Religious themes and motifs are evident in the new wave of superhero movies, “from last year’s Spider-Man to this year’s Daredevil and, most recently, X2, the sequel to the 2000 film X-Men,” reports the National Catholic Register (July 13-19).
The movie X2 features a super-strengthened “mutant” character who prays the rosary, views his suffering as a test from Jesus and refers to faith as an alternative to anger. The hero in Daredevil confides the truth about his double identity to a priest and goes to confession. In Spider-Man, the hero’s aunt is seen praying the Lord’s Prayer.Steven Greydanus writes that these “elements of real-world religion in this new wave of superhero films are in a way in keeping with the spirit of the heroes’ Marvel Comics origins.”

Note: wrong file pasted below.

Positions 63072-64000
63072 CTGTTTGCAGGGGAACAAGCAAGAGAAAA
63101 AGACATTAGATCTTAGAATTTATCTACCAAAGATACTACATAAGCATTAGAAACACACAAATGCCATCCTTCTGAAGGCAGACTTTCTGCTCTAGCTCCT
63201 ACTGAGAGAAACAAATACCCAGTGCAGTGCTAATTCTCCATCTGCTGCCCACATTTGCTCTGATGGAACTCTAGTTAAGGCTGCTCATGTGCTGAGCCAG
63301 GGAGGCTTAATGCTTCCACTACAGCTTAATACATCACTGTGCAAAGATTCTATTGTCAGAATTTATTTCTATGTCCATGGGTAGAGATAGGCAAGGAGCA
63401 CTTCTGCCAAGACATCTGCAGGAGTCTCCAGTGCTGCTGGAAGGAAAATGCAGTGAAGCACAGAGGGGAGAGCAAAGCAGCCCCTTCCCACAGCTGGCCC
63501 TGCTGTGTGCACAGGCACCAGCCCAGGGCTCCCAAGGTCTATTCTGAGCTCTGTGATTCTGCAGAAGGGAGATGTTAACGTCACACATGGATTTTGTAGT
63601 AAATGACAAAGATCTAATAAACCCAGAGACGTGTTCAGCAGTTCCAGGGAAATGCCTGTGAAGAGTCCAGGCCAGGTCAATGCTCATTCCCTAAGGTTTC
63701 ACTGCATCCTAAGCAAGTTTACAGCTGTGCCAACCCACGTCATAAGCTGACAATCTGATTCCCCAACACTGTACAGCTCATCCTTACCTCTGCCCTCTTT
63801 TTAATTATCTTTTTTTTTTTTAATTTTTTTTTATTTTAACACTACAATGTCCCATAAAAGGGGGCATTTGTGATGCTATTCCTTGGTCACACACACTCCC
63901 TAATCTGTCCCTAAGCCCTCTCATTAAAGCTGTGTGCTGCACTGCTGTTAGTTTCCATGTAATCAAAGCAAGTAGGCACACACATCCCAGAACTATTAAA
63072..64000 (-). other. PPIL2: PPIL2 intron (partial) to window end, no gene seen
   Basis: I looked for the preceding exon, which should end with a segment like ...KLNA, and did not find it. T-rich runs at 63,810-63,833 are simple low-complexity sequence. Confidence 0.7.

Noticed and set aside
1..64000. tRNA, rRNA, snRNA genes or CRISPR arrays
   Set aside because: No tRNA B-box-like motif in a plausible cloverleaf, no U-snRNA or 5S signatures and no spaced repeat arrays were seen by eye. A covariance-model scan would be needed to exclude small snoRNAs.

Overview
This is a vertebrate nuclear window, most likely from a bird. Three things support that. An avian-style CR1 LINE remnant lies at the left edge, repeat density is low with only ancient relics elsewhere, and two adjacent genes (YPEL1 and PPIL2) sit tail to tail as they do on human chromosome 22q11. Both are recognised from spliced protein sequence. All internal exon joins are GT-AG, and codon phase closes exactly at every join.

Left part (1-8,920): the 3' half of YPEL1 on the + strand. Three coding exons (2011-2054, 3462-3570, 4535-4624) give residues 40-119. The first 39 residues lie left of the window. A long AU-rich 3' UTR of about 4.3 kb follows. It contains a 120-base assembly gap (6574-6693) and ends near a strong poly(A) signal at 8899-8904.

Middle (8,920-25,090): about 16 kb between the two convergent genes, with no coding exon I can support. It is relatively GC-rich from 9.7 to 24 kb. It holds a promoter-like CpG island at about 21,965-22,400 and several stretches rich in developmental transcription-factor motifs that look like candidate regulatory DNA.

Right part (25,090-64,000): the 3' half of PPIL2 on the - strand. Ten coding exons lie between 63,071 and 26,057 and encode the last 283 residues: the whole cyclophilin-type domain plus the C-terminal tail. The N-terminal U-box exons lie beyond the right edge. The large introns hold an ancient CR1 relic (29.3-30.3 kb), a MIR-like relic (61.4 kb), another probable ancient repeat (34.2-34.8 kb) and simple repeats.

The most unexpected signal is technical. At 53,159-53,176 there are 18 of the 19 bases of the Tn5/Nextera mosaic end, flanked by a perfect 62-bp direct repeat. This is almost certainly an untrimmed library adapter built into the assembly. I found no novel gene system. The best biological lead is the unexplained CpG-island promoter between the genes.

Unlike DC Comic superheroes, such as Batman and Superman, where Characters live in imaginary cities, such as Gotham, Marvel characters have traditionally been closer to our own world . . . and real religion has long been a part of their world.”
For instance, in the X-Men comic books, the popular character Nightcrawler was imagined from the outset as a believing Catholic. Gredanus adds that while cruelty and violence exists in the films, these movies represent a change from the way “religion in action movies has often been relegated to psycho killers.”
(National Catholic Register, 432 Washington Ave., North Haven, CT 06473)